Minus the Pudding: The Best of Xbox Live Indie Games

Minus the Pudding: The Best of Xbox Live Indie Games

hellIn an early episode of South Park, Eric Cartman talks about how independent movies are “always about gay cowboys eating pudding.” The same can (almost) be said for Xbox Live’s Indie Games service—a service that allows anyone, anyone at all, to develop and publish their own Xbox 360 game. In “Minus the Pudding,” I plan to highlight the very best of what Xbox Live Indie Games has to offer, though, by “very best,” I actually just mean the games that aren’t Sudoku, fireplace simulators, or massagers for your private parts. Those are the pudding games of Indie Games, and I want to talk about the ones that aren’t.

rice pudding finished

It’s pudding time.


The Fall of Gods

gods

From the Darkness shall rise the Light,

From the Light shall rise the Darkness.

It’s no “time flows like a river, and history repeats,” but it’ll do.

One of the easiest (and laziest) ways I’ve found to talk about indie games is to just say that something’s a crappier version of some other game you’ve already heard of. (To be fair, the developers themselves tend to do that, too—although they usually omit the word “crappy,” for some reason.) Lootfest, for example, is 3D Dot Game Heroes on a smaller scale; Chu’s Dynasty is just Super Smash Bros., except without any characters you’ve ever heard of. (These are of course both great selling points.) The Fall of Gods, then, is Secret of Mana, only with no co-op and an even worse translation.

The gist of the game is that—you might’ve been able to guess this from the name—the gods fell, and one man alone has the power to bring them back, or whatever. (I’m sure the rambly intro went into a little more detail than that, but when I started to see Fantasy Proper Nouns like “Eloh” and “Ergia,” my brain instinctively went into standby mode as a defense mechanism.) You need to hit things with your sword, collect all the magical artifacts, and then defeat the Great Evil. I wish I could go into more specifics than that, but the biggest problem with The Fall of Gods is how poorly written (or, more likely, poorly localized) the game is.

Here’s how to tell if your game needs a proofreader: If you don’t think you need one, you need one. (This goes for all forms of writing, actually; I adamantly believe that you shouldn’t even be allowed to tweet without someone looking it over first to make sure you didn’t screw it up.) I was so put off by the game’s apparent Babelfish translation that I couldn’t take in anything else about it. Which is too bad—the screenshots had me hoping and praying that The Fall of Gods would be the second coming of Secret of Mana; instead, it just disappoints as much as the actual Secret of Mana sequels. It feels like I licked a penny just to talk about it; blech.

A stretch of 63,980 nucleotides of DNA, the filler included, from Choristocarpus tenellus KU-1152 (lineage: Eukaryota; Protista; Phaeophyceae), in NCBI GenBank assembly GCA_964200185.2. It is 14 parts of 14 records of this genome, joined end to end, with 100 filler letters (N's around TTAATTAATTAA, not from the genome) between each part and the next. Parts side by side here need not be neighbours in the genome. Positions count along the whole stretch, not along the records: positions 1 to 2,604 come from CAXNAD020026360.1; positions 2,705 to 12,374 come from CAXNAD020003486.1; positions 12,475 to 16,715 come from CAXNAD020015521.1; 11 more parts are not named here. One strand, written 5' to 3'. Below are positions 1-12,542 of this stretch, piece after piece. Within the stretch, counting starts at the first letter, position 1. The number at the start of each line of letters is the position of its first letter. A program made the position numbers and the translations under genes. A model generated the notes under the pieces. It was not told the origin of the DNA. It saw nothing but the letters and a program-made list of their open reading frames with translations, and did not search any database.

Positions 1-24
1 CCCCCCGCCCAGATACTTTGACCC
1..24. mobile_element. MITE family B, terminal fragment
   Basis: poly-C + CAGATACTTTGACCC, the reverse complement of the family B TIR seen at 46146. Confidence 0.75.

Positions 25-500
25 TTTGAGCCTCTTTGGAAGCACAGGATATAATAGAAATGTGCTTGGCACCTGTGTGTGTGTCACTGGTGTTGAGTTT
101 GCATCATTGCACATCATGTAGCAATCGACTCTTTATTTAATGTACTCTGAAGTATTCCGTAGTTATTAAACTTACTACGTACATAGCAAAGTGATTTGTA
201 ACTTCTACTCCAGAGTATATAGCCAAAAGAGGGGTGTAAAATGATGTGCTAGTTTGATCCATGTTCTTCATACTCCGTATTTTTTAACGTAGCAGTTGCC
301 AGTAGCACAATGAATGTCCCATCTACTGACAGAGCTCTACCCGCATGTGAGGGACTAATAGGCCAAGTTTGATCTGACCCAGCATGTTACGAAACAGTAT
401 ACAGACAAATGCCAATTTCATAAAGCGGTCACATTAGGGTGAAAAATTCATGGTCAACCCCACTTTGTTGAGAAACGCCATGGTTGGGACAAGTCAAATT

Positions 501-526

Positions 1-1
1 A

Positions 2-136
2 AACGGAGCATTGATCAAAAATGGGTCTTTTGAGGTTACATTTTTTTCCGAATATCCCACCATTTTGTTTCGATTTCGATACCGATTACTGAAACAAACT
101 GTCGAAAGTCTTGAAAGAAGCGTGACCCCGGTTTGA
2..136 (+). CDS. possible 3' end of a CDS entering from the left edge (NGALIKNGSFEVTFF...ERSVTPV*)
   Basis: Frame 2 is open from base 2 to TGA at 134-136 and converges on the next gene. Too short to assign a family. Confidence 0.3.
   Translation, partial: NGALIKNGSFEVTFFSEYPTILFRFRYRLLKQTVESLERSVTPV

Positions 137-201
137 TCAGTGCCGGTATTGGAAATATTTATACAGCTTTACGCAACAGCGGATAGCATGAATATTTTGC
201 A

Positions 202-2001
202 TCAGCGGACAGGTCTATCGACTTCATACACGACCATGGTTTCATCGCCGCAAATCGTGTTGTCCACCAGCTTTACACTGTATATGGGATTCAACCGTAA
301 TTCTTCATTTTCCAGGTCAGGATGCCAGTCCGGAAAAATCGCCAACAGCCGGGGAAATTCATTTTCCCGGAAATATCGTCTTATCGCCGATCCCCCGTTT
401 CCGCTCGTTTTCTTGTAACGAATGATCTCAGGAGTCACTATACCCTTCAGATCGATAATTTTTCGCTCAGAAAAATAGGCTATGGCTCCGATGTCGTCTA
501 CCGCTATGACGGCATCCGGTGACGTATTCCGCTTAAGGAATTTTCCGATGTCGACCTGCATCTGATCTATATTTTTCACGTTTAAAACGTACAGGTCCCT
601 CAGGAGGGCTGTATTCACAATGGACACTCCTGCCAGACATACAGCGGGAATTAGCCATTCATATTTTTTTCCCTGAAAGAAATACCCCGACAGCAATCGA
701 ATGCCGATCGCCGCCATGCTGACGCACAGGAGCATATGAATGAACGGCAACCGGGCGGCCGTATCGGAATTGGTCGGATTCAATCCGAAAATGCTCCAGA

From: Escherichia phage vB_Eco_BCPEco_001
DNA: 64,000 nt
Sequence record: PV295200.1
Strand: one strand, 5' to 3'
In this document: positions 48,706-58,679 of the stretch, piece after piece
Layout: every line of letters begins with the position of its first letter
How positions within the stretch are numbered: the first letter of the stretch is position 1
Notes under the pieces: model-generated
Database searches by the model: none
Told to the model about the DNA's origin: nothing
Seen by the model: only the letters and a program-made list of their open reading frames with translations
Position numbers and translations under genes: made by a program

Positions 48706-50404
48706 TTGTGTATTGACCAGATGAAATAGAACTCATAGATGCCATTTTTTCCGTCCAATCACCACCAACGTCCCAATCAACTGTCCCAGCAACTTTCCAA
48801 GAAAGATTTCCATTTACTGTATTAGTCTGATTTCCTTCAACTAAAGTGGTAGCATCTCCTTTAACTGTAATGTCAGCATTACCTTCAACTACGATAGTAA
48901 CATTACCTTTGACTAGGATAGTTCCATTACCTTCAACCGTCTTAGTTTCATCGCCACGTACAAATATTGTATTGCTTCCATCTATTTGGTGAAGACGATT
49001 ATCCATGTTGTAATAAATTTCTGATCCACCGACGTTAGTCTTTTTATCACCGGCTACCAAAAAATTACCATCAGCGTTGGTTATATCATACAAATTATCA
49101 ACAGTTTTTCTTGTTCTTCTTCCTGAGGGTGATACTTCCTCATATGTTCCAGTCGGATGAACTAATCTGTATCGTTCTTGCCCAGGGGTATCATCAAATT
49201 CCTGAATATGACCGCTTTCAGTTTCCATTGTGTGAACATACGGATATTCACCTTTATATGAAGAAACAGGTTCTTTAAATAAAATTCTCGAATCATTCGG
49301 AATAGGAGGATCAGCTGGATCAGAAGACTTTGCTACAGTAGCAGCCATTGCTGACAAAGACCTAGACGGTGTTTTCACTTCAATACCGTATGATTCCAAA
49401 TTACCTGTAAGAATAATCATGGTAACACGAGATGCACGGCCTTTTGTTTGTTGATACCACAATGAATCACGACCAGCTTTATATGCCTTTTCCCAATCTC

Wizorb

wizorb

Finally: the crossover we’ve all been waiting for!

…no, it’s not Professor Layton vs Phoenix Wright. We all know that’s never coming out in the U.S.

…no, it’s not Ninja Turtles and Ghostbusters; that already happened.

No, it’s the things fanfic dreams are made of! Dragon Warrior meets, of all things in the goddamn world, Pong, in this soon-to-be XBLIG classic.

The big innovations that Wizorb brings to the (tennis) table are 1) enemies wandering around the field; 2) spells you can cast to do things like break blocks, and break lots of blocks; and 3) little towns you can explore in-between levels, wherein villagers ask you for all your money. It also has—just look at the screenshot!—great style. So many indie games today try for that stylized “8-bit” look, but they’re only just calling it that. What they actually mean is, “I made this in MS Paint; that’s what old Nintendo games looked like, right?” They hide their lack of artistic talent under a guise of it being “retro.” Wizorb actually IS retro; the graphics ACTUALLY look like a (very high-quality) NES title, and the music and sound effects bring back happy memories of Mario 3 and Punch-Out.

I do think the name Wizorb makes it sound a little like a generic puzzle game, instead of an awesome RPG/puzzle hybrid—but, then again, I could say the same thing about Puzzle Quest, and that game did just fine without my criticism. This game makes Pong engaging in ways not seen since that horrifying masturbation minigame in Leisure Suit Larry: Magna Cum Laude, and it shows that, with the right coat of paint, even the most dated of gameplay mechanics can be fun again. (Note: This trick does not apply to all forms of entertainment. I tried painting my cat once to make it more interesting, and after a very sad day I ended up having to buy a new cat.)

Also, while we’re talking about Pong fanfiction, here’s an excerpt from my latest romance novel: “The Passionate Paddles: Let’s Set a High Score Together!”

Blip.

The ball came toward me.

Blip.

The ball went back.

Blip.

The ball came toward me.

Blip.

The ball came back.

And then we made love for three days straight.